Yet while the Eating Disorders Coalition reports that 50 to 80 percent of eating disorder risk is genetically linked, genetics alone aren’t destiny. Environmental factors, dieting, society’s emphasis on appearance and idealization of thinness, and stressful, traumatic or disruptive life events are all triggers, especially in those with a genetic predisposition.
While anorexia and bulimia may have the dubious distinction of being the most well-known eating disorders, other eating disorders, complete with their own set of distinguishing characteristics and behaviors, are equally responsible for wreaking physical and emotional havoc.
A key characteristic of anorexia is the refusal to maintain a normal or above normal weight for height and age. While some people are naturally thin, their weight typically is not inordinately outside the healthy range. It’s the insistence on maintaining a body weight of at least 15 percent (or more) below ideal body weight and refusing to gain that raises a red flag. Even with an impossibly low body weight, people who have anorexia feel an intense fear of gaining weight or becoming fat; a fear powerful enough to induce self-starvation.
While the term anorexia means “loss of appetite,” people battling anorexia are anything but satiated. They think about food constantly, often reading cookbooks, collecting recipes or watching cooking shows; but they rarely prepare, let alone eat those recipes. They’re obsessed with calories, total and types of fat grams and exercise. And because their distorted body image reinforces “I’m fat” thinking, they rigidly restrict and control their food. This can easily become a 24/7 obsession, leaving little time for social obligations, a job, family or friends.
While no one is immune to overeating on occasion (Thanksgiving is a perfect example), those who suffer from bulimia nervosa differ in that they consume a larger amount of food (often thousands of calories) than most people would within the same amount of time, typically, 2 hours or less. Even with intense feelings of physical and/or emotional distress, they feel incapable of stopping or controlling their eating. As a compensatory measure for the excess calories, and a way to “undo” their behavior, they purge.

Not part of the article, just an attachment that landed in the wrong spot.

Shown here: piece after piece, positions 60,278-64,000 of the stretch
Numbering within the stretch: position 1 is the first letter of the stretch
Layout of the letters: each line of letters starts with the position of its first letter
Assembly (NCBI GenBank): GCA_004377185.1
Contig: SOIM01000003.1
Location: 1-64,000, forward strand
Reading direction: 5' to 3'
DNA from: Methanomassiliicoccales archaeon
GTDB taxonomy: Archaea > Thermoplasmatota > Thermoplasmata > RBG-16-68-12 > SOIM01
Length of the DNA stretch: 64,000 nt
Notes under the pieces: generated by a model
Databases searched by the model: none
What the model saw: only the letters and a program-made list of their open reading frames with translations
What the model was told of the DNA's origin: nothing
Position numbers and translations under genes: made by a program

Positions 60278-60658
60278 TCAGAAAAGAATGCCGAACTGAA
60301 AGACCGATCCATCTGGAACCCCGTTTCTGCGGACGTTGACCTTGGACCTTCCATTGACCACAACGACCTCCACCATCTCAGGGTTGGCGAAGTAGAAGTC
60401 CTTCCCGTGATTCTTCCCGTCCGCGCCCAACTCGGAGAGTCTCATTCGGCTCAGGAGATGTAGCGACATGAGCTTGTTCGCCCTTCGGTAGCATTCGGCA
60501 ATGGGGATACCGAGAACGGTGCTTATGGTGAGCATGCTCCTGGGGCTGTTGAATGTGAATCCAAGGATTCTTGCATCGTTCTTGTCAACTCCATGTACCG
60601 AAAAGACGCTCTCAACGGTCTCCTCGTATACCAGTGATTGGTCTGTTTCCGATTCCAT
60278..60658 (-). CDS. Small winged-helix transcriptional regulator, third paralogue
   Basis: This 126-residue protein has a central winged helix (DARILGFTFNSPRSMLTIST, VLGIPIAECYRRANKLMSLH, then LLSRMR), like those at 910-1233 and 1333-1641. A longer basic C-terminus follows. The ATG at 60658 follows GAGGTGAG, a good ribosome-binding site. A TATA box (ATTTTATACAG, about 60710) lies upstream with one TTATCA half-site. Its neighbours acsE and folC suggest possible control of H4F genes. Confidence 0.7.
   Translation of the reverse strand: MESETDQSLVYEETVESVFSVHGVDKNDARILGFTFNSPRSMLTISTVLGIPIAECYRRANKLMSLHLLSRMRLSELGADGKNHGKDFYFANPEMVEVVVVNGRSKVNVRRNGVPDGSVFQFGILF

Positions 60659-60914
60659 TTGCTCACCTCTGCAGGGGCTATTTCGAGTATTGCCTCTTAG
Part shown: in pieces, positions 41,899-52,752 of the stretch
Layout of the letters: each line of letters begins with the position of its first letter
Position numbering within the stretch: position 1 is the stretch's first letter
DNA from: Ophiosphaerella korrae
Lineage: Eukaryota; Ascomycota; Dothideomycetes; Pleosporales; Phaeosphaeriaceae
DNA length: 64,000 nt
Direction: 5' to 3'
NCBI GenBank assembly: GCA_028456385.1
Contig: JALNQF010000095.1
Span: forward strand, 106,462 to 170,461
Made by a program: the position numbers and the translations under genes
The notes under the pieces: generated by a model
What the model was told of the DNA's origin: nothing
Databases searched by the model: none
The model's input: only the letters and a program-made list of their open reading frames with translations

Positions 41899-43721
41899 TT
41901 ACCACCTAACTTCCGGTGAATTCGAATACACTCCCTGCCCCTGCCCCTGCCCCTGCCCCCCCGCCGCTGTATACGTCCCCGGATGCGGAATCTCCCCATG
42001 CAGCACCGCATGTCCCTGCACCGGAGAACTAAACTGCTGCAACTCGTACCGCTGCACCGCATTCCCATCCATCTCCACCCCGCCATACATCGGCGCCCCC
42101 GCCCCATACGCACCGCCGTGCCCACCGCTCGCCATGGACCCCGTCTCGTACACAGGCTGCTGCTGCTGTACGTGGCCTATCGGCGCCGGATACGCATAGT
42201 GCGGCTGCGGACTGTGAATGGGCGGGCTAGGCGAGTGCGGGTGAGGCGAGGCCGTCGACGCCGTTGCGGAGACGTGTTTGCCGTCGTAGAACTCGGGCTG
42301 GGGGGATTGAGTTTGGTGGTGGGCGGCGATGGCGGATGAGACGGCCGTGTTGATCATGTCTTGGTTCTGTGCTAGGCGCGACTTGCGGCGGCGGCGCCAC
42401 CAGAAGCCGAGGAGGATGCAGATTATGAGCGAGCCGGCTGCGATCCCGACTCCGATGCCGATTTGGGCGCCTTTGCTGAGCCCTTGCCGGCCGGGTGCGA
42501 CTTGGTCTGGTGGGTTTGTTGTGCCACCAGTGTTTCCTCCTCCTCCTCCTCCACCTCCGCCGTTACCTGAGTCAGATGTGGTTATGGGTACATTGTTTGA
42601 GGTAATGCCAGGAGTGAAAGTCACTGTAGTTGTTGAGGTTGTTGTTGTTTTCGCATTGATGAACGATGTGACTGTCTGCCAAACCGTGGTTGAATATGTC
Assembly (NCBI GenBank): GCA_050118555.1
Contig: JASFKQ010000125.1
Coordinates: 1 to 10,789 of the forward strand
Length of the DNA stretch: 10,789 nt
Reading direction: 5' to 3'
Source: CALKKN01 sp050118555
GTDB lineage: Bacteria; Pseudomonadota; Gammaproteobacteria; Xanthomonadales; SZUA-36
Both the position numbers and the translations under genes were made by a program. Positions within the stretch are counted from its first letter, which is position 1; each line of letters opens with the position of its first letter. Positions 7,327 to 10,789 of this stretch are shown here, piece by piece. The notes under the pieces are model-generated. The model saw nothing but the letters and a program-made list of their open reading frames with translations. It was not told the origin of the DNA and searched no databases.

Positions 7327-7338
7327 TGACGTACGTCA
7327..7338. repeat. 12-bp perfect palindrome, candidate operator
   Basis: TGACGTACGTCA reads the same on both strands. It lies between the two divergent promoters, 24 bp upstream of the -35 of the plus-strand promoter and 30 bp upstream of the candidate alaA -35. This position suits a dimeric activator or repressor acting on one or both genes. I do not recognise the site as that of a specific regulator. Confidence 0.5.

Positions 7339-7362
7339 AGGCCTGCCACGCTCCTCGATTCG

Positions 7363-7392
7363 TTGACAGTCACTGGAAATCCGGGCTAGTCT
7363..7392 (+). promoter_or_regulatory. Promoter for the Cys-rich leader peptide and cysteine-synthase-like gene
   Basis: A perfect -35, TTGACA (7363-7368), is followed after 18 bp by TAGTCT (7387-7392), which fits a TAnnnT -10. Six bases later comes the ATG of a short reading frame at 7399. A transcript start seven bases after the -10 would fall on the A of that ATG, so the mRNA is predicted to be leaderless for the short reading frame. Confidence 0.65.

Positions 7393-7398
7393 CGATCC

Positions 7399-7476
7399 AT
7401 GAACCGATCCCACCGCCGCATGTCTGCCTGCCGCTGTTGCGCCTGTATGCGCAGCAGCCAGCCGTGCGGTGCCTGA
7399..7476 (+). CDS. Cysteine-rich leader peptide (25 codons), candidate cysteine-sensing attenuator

Vomiting isn’t the only method used; laxatives or diuretics and excessive exercise or starvation are also a means of purging. Bulimia can be difficult to identify; unlike anorexia, the person with bulimia may be normal, under or overweight.
Through the ingestion of a larger than normal amount of food in a relatively short period of time, binge eating disorder mimics bulimic behavior. However, people with this don’t compensate by purging, excessive exercise or laxative use. Embarrassed by their behavior, people with binge eating disorder frequently eat alone. They consume large amounts of food even when they’re not hungry and experience strong feelings of disgust, depression or guilt. According to the National Association of Anorexia Nervosa and Associated Disorders, about 30 percent of people in weight-loss programs meet diagnostic criteria for a binge eating disorder.
“Eating disorders not otherwise specified” is a category used to identify those who exhibit some but not all behavioral characteristics of anorexia, bulimia or binge eating disorder. For example, someone may experience binge/purge episodes, but not with the frequency (say more than twice a week for at least 3 months) associated with bulimic behavior.
Three criteria typically identify older women with eating disorders: women who have secretly struggled with an eating disorder for years without seeking treatment, women treated when they were younger for an eating disorder that has now reoccurred, and women who first develop an eating disorder as an adult.
Ressler points out that while longtime sufferers are dealing with a chronic disease that has continued through different life stages, first-time sufferers may be employing these behaviors to deal with divorce, death, relocation, empty nest syndrome, caretaking or a “magical” birthday. Additionally, older women must contend with the pull of gravity and the physical changes associated with perimenopause, menopause and beyond.
These life-changing events don’t necessarily cause eating disorders, but they contribute to a “perfect storm” that may be difficult to avoid during a particularly vulnerable time. Cristy is a 47-year-old woman who has had “a full-blown eating disorder” for 10 years but experienced mild disorders since the age of 23. “It feels like I had a ‘dormant’” eating disorder most of my life, and trauma brought it out in full force about 10 years ago.”
Cheryl would agree. “I have met a lot of older women who have had an eating disorder their whole life. Some have had hospitalizations and therapy when they couldn’t hide it any longer, while others have not gotten quite sick enough; they just live with it and manage it.”